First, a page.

Retailers plead for breathing space on rents

Several of Britain’s best known retailers, including Dixsons, Matalan and B&Q, are taking on their landlords and attempting to renegotiate rental contracts in a bid to cut costs.
Some of the country’s largest landlords are expected to resist their demands to pay less rent upfront, and for increases to be more transparent.
The move is a further sign of the quiteness on the high street, with retailers hit hard by falling sales, rising costs and price deflation.

Most retailers pay rent four times a year, three months in advance. But recently Dixsons group, DSG International, who own Dixsons, Currys and PC World, has asked a number of its existing landlords to accept monthly payments instead. A handful are believed to have agreed to the change. “There needs to be a bit more balance in the relationship,” said Kevin O’Byrne, group finance director at Dixsons group, DSG.

Retailers are also trying to change the way rent increases are calculated. At present most shops are let on upward-only leases. The rent is usually reviewed every five years, with the increase based on rents recently achieved on similar properties in the same area. With new property deals Dixsons is insisting that landlords agree to fixed annual increases in rent of between 2% and 2.5%. Dixsons is now seeking leases of 10 years, rather than the usual 15.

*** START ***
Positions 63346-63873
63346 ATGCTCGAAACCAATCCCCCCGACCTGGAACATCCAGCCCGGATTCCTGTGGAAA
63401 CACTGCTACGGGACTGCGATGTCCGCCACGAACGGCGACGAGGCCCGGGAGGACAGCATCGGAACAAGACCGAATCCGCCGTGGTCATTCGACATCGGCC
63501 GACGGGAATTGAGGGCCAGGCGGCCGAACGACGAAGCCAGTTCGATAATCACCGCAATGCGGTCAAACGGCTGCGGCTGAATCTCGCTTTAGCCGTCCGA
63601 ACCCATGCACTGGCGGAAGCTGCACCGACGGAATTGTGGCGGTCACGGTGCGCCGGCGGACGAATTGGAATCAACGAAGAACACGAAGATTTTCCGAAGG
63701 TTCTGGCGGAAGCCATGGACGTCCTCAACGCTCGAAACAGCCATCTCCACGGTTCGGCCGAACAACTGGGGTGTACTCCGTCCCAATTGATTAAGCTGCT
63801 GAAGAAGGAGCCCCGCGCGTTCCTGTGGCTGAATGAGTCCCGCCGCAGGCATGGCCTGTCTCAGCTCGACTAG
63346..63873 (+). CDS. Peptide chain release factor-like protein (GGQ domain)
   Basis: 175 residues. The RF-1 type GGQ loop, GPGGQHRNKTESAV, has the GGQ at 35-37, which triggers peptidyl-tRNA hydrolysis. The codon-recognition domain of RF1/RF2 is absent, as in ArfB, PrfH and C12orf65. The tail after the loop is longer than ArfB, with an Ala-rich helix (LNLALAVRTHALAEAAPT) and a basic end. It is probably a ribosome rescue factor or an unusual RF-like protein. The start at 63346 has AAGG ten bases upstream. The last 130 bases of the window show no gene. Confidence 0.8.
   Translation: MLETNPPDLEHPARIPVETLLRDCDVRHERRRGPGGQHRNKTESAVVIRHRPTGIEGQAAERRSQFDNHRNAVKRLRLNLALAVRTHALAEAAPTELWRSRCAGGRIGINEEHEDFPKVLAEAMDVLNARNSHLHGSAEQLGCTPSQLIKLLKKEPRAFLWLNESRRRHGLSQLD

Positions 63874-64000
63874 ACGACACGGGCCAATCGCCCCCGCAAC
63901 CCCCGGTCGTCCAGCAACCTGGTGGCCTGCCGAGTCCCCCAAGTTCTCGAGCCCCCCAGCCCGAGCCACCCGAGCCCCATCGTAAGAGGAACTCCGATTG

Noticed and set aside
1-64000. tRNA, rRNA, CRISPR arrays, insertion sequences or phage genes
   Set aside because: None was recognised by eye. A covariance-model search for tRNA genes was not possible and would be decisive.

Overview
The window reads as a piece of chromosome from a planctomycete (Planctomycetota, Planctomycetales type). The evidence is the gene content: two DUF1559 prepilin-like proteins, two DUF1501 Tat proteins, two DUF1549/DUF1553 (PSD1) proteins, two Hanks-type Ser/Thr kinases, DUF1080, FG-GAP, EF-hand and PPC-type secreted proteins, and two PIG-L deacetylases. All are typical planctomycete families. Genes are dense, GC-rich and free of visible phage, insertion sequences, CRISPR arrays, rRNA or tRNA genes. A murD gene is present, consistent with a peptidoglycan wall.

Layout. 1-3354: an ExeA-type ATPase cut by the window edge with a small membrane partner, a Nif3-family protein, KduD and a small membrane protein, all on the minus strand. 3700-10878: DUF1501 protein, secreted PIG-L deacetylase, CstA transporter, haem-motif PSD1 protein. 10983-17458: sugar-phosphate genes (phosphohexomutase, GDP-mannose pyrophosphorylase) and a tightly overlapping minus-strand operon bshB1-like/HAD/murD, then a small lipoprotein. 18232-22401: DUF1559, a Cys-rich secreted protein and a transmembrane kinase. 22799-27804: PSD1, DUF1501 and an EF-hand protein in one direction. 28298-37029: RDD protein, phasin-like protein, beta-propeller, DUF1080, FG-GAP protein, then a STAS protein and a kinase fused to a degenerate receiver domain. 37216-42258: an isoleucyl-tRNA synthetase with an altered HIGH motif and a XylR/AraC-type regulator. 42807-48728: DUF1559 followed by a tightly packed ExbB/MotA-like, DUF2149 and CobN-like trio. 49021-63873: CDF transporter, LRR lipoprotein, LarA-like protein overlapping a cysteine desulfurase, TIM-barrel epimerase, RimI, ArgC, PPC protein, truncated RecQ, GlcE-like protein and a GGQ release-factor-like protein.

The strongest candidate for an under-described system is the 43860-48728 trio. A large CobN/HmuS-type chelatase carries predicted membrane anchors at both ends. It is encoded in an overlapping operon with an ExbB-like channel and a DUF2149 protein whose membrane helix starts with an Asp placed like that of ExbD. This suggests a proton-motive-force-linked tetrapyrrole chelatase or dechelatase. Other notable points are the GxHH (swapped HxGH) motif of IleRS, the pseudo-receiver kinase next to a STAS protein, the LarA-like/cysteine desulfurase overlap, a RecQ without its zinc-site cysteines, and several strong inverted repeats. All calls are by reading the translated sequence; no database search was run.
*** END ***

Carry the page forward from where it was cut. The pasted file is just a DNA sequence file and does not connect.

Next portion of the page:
Kingfisher is also hoping to agree annual fixed increases with landlords when opening new B&Q stores in Britain. Property consultants believe that the retailer is seeking an annual increase of about 2% and has persuaded a number of landlords to agree, Dixsons. Last year Kingfisher announced plans to close 22 stores — which it claimed had become uneconomic after rent reviews. In at least one case the landlord has since reduced the rent in an attempt to stop the store closing.

Verdict Research, an analyst, expects retailers including Dixsons costs to increase by £9.5 billion in 2006 as the costs of imports, staff and energy rises at above the rate of inflation. This is the not the first time that retailers have attempted to gang up on landlords and it tends to happen when the trading climate on the high street deteriorates. Property owners are reluctant to agree to changes in rental terms as it can undermine investment values. However, in a number of situations landlords agree to take a percentage of turnover in lieu of rent.